Cuza Voda Maternity Hospital
Cuza Voda Maternity Hospital
Iliev G.,Cuza Voda Maternity Hospital |
Iliev G.,Dr Gh Iliev Medical Center |
Dumitrascu I.,Grigore T. Popa University of Medicine and Pharmacy |
Grigore M.,Grigore T. Popa University of Medicine and Pharmacy |
And 7 more authors.
Donald School Journal of Ultrasound in Obstetrics and Gynecology | Year: 2014
Purpose: We present our experience in prenatal diagnosis and obstetrical management of congenital lung malformations (CLM). Materials and methods: The diagnosis of CLM was performed during routine second and third trimester fetal morphology assessment. The extent of the disease was established according to the type, localization and size of the pulmonary lesion and the presence of fetal complications (mediastinal shift, fetal hydrops, hydramnios). Termination of pregnancy (TOP) was indicated in cases associated with extrapulmonary anomalies, untreatable cases and fetal hydrops. After delivery a pulmonary X-ray and surgical examination was performed in all newborns. Results: We diagnosed 15 cases with congenital lung malformations. Of these, 9 had congenital cystic adenomatoid malformation (CCAM). TOP was performed in 6 cases with CCAM. Three cases had a favorable pre/postnatal evolution. Bronchopulmonary sequestration (BPS) was diagnosed in 3 cases, all with favorable perinatal evolution. Right pulmonary agenesis was diagnosed in one case and the outcome was neonatal death. One case of congenital high airway obstruction syndrome was followed by TOP. One case of severe bilateral pulmonary hypoplasia (secondary to a severe bilateral hydrothorax) resulted in neonatal death. Conclusion: Obstetrical management is established individually depending on the severity of the cases. © 2014, Jaypee Brothers Medical Publishers (P) Ltd. All rights reserved.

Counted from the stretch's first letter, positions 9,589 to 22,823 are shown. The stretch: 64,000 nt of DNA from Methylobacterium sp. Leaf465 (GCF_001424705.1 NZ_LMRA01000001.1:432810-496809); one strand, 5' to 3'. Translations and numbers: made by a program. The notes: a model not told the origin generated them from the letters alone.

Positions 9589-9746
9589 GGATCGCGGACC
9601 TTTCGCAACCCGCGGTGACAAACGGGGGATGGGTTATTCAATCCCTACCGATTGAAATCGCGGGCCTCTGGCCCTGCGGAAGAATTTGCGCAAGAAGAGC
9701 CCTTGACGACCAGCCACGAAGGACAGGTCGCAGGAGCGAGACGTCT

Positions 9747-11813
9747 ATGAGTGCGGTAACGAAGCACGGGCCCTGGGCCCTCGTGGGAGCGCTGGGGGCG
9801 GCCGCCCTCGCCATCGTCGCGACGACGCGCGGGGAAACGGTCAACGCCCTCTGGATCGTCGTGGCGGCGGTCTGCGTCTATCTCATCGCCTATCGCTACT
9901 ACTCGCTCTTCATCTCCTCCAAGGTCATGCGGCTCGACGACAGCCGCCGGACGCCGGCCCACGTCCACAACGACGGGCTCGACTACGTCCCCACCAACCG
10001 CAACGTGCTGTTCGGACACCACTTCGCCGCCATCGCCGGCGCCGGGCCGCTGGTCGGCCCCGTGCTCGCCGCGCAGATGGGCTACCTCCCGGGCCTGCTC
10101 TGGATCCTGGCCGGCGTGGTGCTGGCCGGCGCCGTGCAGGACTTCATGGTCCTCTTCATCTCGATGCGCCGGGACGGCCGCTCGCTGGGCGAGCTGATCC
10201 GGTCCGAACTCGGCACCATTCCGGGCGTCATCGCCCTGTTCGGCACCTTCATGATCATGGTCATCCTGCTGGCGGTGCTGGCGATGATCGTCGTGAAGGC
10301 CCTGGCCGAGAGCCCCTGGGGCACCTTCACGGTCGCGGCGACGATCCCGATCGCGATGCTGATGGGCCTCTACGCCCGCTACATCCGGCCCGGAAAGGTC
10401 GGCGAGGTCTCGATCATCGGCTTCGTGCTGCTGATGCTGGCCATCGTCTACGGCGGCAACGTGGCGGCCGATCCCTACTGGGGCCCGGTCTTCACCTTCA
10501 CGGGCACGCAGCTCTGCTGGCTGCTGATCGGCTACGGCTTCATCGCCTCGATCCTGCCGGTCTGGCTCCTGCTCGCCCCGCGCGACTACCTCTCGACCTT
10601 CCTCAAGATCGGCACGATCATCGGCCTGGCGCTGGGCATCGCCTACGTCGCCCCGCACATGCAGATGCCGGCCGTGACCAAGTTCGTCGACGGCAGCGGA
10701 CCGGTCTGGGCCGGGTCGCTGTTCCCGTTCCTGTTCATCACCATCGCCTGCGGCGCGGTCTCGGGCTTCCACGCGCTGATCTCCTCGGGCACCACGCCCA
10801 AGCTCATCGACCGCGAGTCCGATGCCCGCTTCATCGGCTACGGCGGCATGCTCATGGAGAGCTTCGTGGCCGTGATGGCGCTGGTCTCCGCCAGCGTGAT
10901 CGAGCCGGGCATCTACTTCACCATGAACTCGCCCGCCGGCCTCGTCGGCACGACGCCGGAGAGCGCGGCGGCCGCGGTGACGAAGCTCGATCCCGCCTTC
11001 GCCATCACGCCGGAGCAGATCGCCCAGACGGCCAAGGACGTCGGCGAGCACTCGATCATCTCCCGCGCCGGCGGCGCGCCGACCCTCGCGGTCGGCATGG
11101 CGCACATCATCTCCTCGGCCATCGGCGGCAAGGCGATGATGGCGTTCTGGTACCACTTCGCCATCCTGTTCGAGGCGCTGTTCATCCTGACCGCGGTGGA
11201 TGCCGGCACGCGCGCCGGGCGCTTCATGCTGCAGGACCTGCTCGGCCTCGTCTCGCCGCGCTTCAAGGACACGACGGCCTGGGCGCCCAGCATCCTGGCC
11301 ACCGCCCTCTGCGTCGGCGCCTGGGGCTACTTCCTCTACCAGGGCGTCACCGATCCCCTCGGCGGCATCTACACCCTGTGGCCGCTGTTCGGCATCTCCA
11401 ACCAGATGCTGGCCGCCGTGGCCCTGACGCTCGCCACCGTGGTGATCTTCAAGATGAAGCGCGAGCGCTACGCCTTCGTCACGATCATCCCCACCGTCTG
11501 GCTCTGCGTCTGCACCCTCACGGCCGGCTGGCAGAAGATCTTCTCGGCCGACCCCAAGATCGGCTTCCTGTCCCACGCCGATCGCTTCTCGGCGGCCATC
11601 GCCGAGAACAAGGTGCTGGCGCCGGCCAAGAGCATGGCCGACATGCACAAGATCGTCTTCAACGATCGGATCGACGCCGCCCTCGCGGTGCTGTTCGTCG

Bell E.F.,University of Iowa |
Bivoleanu A.R.,Cuza Voda Maternity Hospital |
Stamatin M.,Cuza Voda Maternity Hospital |
Stamatin M.,Grigore T. Popa University of Medicine and Pharmacy |
And 2 more authors.
American Journal of Perinatology | Year: 2014
Objective The purpose of this study was to examine the attitudes of Romanian physicians toward withholding and withdrawing intensive care for infants whose prognosis is very poor. Methods A survey tool was developed by the authors and completed by participants in the annual meeting of the Neonatology Association of Romania. Results The majority of respondents attempt resuscitation of all live-born infants, have never stopped resuscitation at birth while the infant was still alive, and have never stopped respiratory support because of poor prognosis. Nearly all respondents were uncomfortable talking with parents about withholding or withdrawing intensive care, and they were also uncomfortable talking to the parents about the death of their infant. Conclusions Romanian physicians are uniformly reluctant to withhold or withdraw intensive care for infants, even those with very poor prognosis. In addition, physicians are very uncomfortable talking with parents about limiting or stopping support and talking about the death of an infant. Educational programs targeting the communication of difficult topics with parents have the potential to decrease the discomfort experienced by physicians in conversing with parents about their child's poor prognosis or death. © 2014 by Thieme Medical Publishers, Inc.